One of the more obscure but loftiest masterpieces of British jazz, composer Neil Ardley's long-form suite Kaleidoscope Of Rainbows was released on the tiny Gull Records label in 1976. Its beauty and vitality have remained absolutely unsullied by the passing years and the album has been reissued a couple of times, most recently on Dusk Fire in 2005. In March 2021, the album has been joined by a previously unreleased live recording made at London's Queen Elizabeth Hall a year earlier. Performed by the same twelve-strong lineup of star players, Kaleidoscope Of Rainbows Live '75 features a far longer score, at one hour and forty-two minutes twice the length of the studio edition. It is recognisably the same piece of music but a substantially different one, too, and not just in duration. And it is another stone masterpiece.
Ardley conceived the piece as the final part of a trilogy which began with the albums Greek Variations (Decca, 1970) and A Symphony Of Amaranths (Regal Zonophone, 1972). It takes a small element of musicin this case a five note Balinese scaleand expands it into a large construction. In his liner notes for the studio recording, Ardley wrote that he was intent on "integrating the warmth and individual feeling of improvised music with the formal beauty of composition to the benefit of both." Ardley was, of course, aware of other musicians' work and that is, perhaps, reflected on both Kaleidoscope albums' occasional intersections with Miles Davis' In A Silent Way (Columbia, 1969) and Bitches Brew (Columbia, 1970) and Terry Riley's In C (Columbia, 1968) and A Rainbow In Curved Air (Columbia, 1969). But Ardley's genius is his own and it is not compromised by such resonances.
The band is built around trumpeter Ian Carr's NucleusCarr, electric guitarist Kenny Shaw, electric pianist and synthesist Geoff Castle, drummer Roger Sellers, saxophonist Bob Bertles and bass guitarist Roger Suttonaugmented by saxophonists Brian Smith, Tony Coe and Barbara Thompson, electric pianist and synthesist Dave MacRae, cellist Paul Buckmaster and percussionist Trevor Tomkins. The 1976 album listed the soloists but, sadly, the new release omits them. With four saxophonists and two electric pianists, it would be good to know who is featured on which tune. Thompson's soprano saxophone solo on "Rainbow 4" on the studio album is one of the loveliest jazz solos you will ever hear on any instrument. That almost once in a lifetime experience is never quite equalled on the live album, but there are entrancing solos on trumpet (Carr), clarinet (Coe), electric guitar (Shaw), electric piano, flute and tenor saxophone.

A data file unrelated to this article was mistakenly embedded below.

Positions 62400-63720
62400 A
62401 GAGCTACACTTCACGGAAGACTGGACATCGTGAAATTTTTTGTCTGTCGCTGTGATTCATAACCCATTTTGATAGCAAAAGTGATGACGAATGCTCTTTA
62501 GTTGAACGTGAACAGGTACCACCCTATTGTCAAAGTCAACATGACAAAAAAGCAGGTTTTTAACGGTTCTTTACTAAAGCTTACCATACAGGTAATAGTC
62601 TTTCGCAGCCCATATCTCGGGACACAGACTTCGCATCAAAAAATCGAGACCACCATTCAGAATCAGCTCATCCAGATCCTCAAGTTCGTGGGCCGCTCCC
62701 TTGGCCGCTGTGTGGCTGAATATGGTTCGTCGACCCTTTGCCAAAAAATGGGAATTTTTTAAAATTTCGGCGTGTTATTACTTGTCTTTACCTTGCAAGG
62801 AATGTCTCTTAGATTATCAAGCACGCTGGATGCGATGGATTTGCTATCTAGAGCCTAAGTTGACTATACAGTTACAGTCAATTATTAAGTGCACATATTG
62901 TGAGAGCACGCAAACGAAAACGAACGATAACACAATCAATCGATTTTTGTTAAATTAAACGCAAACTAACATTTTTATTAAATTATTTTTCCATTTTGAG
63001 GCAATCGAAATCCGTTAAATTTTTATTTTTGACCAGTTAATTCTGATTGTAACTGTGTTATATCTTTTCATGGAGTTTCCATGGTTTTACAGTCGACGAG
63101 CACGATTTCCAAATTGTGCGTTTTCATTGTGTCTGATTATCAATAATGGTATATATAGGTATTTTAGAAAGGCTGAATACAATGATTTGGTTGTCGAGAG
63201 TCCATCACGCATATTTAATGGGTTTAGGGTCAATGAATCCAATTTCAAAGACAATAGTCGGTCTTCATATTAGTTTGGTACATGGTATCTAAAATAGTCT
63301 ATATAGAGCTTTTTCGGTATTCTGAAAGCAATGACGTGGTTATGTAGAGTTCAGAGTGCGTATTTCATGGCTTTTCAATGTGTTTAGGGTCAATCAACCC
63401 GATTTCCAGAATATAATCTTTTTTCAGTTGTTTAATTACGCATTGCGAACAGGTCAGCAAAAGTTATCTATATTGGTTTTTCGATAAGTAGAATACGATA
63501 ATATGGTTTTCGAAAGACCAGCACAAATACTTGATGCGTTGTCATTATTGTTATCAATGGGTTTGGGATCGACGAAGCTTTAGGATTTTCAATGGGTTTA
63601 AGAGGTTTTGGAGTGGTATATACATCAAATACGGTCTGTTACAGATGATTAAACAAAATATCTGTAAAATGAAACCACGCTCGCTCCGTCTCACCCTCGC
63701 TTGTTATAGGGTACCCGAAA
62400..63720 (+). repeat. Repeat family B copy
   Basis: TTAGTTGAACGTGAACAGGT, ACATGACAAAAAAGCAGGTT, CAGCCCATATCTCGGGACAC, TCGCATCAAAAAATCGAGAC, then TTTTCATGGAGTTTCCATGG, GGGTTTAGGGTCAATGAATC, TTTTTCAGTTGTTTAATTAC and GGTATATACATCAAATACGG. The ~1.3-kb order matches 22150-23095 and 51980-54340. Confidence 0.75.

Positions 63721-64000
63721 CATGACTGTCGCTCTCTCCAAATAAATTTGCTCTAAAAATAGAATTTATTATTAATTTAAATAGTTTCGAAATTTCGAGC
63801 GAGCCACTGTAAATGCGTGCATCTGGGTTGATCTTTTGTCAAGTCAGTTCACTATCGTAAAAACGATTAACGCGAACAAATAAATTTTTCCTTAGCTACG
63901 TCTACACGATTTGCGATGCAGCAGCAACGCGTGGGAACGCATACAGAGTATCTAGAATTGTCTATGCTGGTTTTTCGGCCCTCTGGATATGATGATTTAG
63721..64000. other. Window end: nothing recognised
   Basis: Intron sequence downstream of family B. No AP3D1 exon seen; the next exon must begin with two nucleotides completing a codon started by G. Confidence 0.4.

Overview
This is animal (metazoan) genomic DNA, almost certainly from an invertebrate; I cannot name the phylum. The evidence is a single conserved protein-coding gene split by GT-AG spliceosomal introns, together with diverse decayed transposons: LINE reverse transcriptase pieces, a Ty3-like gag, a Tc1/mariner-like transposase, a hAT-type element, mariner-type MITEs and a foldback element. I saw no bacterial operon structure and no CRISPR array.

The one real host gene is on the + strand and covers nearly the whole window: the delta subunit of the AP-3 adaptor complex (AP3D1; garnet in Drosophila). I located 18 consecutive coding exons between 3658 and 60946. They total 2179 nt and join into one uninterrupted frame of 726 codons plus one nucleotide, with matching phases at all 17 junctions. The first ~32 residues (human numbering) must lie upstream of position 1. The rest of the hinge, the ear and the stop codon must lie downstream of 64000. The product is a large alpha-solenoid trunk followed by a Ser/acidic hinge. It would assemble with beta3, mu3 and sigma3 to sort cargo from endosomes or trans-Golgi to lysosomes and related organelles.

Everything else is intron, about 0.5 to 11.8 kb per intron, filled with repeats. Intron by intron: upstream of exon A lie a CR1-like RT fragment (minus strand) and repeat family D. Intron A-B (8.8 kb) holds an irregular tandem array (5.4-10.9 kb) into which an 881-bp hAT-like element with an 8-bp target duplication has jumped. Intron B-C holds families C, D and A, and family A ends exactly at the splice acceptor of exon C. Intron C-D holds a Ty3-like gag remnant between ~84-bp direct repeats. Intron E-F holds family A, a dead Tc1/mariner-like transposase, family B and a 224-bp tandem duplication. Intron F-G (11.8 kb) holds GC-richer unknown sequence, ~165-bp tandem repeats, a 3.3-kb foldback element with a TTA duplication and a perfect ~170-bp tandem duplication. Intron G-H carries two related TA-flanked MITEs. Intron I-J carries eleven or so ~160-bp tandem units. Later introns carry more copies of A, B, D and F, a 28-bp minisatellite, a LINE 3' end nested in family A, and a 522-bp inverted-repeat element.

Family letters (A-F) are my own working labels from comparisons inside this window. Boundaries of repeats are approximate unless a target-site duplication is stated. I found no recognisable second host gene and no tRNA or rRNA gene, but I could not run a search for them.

Kaleidoscope Of Rainbows presented a seven-piece suite topped and tailed by a prologue and an epilogue. Kaleidoscope Of Rainbows Live '75 presents a nine-piece suite, with an intro, a prologue, an epilogue and an outro, and also with five interludes. Some of the "Rainbow"s are considerably longer than the studio versions, partly to accommodate extended solos. The live "Rainbow 1," for instance, lasts almost seventeen minutes (and includes deliciously rough-hewn trumpet and tenor saxophone outings), while the studio version is just over ten minutes. Two of the interludes are quite weighty pieces, particularly the trippy, going-on-eight-minutes "Interlude 2," which is a showcase for the electric pianists.
The Queen Elizabeth Hall itself almost certainly played a role in the concert's success. When full or nearly fullas it was for Kaleidoscope Of Rainbows Live '75the 900 seat auditorium is big and buzzy enough to make you feel like you are at an event of some magnitude, but small enough to foster a close connection with what is happening onstage. The applause at the end of the performance is ecstatic and prolonged and suggests that the energy level running between musicians and audience was considerable. Magic.
Ian Carr: trumpet, electric trumpet, flugelhorn;
Bob Bertles: tenor saxophone, soprano saxophone;
Tony Coe: tenor saxophone, clarinet, bass clarinet;
Brian Smith: tenor saxophone, soprano saxophone, flute;
Barbara Thompson: tenor saxophone, alto saxophone, soprano saxophone, flute;
Paul Buckmaster: cello;
Ken Shaw: electric guitar;
Geoff Castle: electric piano, synthesizer;
Dave MacRae: electric piano, synthesizer;
Roger Sutton: bass guitar;
Roger Sellers: drums, percussion;
Trevor Tomkins: percussion;
Neil Ardley: director.
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In addition to writing and editing for All About Jazz, Chris is editor of the British style/culture/history magazine Jocks&Nerds and consultant Afrobeat historian for Google Arts & Culture and Partisan/Knitting Factory Records.